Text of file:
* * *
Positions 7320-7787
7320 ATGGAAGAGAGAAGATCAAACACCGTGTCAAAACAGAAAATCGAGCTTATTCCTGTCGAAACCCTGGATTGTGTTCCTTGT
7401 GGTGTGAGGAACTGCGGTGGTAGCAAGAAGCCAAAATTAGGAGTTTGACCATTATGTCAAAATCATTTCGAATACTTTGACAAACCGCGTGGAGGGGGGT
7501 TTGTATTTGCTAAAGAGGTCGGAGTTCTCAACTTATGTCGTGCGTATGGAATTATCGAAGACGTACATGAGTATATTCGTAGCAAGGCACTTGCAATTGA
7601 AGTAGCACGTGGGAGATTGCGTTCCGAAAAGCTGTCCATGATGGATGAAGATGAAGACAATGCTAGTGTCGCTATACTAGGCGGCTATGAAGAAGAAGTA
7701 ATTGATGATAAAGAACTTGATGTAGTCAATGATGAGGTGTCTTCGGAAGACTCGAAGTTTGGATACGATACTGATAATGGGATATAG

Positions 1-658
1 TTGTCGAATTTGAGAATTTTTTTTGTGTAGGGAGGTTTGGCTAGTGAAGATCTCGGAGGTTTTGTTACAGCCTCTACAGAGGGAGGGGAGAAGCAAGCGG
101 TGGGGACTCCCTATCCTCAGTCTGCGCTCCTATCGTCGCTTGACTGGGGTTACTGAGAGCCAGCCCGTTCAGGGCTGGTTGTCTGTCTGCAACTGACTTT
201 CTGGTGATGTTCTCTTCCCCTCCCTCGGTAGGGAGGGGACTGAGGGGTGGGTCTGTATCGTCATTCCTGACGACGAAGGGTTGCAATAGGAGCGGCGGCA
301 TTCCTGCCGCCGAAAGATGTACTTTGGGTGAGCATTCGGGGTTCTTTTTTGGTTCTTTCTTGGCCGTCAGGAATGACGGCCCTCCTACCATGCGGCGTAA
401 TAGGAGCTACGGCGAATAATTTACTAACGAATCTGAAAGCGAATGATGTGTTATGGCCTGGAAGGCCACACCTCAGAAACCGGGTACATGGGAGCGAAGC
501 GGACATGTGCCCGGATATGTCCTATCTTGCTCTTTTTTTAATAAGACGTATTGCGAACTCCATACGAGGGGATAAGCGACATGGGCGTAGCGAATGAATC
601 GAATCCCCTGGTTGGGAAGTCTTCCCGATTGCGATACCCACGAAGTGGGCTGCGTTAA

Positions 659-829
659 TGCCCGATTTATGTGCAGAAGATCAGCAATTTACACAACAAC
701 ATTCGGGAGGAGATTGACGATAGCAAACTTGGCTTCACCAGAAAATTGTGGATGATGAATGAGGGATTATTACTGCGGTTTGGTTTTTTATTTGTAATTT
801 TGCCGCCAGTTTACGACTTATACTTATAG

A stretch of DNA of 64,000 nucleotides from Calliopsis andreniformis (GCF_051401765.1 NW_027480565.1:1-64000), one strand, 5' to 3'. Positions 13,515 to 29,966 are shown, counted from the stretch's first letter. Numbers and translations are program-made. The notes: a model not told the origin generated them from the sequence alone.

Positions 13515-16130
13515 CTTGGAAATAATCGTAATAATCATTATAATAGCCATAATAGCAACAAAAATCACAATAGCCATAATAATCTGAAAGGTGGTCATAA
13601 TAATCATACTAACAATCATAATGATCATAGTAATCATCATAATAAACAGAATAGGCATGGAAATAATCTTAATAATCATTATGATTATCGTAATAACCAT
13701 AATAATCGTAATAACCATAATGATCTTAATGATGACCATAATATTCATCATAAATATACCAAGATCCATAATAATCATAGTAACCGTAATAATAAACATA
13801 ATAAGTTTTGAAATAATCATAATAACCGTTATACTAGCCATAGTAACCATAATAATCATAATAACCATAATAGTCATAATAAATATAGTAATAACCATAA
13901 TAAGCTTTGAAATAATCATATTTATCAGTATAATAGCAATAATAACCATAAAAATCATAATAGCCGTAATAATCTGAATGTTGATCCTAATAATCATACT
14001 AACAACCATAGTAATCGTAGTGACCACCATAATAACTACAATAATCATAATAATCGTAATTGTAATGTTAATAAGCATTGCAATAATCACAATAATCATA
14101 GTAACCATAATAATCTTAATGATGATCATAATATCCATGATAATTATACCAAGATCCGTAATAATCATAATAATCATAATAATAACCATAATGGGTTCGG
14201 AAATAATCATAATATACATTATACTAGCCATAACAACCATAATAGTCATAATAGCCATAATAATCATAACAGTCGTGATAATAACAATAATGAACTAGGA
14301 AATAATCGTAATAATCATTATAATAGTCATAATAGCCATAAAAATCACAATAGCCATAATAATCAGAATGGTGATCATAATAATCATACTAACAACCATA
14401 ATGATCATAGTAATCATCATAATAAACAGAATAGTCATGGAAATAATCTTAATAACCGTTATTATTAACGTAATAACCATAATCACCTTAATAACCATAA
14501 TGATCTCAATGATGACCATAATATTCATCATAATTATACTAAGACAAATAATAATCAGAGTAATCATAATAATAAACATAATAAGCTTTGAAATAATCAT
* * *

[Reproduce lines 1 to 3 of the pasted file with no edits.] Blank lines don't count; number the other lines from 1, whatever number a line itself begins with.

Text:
Positions 7320-7787
7320 ATGGAAGAGAGAAGATCAAACACCGTGTCAAAACAGAAAATCGAGCTTATTCCTGTCGAAACCCTGGATTGTGTTCCTTGT
7401 GGTGTGAGGAACTGCGGTGGTAGCAAGAAGCCAAAATTAGGAGTTTGACCATTATGTCAAAATCATTTCGAATACTTTGACAAACCGCGTGGAGGGGGGT